I’m not claiming this will be easy. Irony and sarcasm are deeply ingrained in all of us. It’s easy to slip back to an attitude of irony as a defense mechanism, but from here on out I’m doing my best to disavow irony and live life authentically.

California’s Prop 8 and other thoughts on this election season

I feel like I’ve done a darn good job of avoiding the typical run-up-to-the-elections-political-bullshit that happens every election year the weeks (and even months) before the elections. I don’t have a television, so I don’t see those repetitive advertisements during commercial breaks. There’s plenty of things to read on the internet other than politics. And until recently I avoided most of the political chatter on radio shows.

Don’t get me wrong, I’m going to be voting, and I consider myself an informed voter, but rather than following what in my opinion resembles a circus more than politics, I read up on the issues in a few editorials, talked with friends whose opinions I respect and then did a pretty good job of shutting it all out.

That all changed recently when my favorite radio show, KPBS’s These Days (affectionately referred to as “The Tom Fudge Show” around here) started talking politics nearly every segment sometime last week. I started getting annoyed, but kept listening, at least while in the car, segments that I missed when they originally aired I would just delete from the podcast before listening to them.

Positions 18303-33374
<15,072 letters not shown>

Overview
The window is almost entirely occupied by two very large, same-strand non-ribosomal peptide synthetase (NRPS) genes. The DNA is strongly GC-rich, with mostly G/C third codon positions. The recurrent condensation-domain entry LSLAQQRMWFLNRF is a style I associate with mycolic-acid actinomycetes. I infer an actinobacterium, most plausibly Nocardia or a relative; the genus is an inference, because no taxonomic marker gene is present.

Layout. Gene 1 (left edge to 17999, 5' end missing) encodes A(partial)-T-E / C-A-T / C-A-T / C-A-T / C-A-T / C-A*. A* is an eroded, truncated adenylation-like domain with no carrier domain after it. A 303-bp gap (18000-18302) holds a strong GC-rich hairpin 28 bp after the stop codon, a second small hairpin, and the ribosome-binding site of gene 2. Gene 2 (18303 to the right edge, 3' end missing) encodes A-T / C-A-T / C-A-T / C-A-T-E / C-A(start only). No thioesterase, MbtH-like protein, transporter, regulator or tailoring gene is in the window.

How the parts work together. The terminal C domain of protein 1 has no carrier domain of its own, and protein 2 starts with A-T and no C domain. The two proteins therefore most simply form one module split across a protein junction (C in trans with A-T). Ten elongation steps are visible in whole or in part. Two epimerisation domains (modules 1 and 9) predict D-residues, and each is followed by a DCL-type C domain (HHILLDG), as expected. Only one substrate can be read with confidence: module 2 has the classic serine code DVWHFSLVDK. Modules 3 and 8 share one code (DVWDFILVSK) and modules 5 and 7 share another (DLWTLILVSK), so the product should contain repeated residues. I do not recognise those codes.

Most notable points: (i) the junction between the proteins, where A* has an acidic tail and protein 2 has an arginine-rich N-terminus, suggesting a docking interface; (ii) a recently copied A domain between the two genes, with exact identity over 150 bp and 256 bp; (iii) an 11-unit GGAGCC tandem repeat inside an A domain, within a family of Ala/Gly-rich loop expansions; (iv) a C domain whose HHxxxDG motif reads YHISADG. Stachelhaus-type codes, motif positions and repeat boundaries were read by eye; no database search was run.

One segment I did listen to was the debate over Proposition 8, the measure to define marriage in the state constitution as only between a man and a woman. I’ve known how I was going to vote on this since the moment I heard about it. So I started listening to the debate knowing that nothing either side said could sway my opinion, I just wanted to hear what they were saying.

I was half listening when Ron Prentice, (the yes on prop 8, meaning anti-gay marriage) guest on the show, President of the California Family Council and chairman of the Protect Marriage dot-com Coalition said something that totally caught me off guard. As is often the case in these loosely moderated debates they got slightly off topic and started talking about children growing up with gay or lesbian parents, then Ron said:

“I think it would be beneficial to say, lets go back to the reasons that governments and societies over the course of ages have chosen to give a special right to a man and a woman in marriage. And that purpose is not for two people in love, that purpose has been for societies sake for the next generation.”

I couldn’t believe what I just heard. Is this guy arguing marriage isn’t about love but about a duty to society and the next generation? Sure, I understand the societal aspect of marriage. But to me marriage always seemed like something a lot more than that duty to society. I have to wonder, what is the role of marriage in society when the divorce rate is somewhere around 40 percent?

If I felt like that were the purpose of marriage, I would unequivocally say right now that there is now way in hell I’d ever get married. And I would wonder why anyone would want to get married under that definition. That definition seems to lack authenticity, to betray oneself and ones partner, even if the two people getting married are in love, their marriage should be about their love, not for societies sake.

You can listen to the segment on These Days at their website.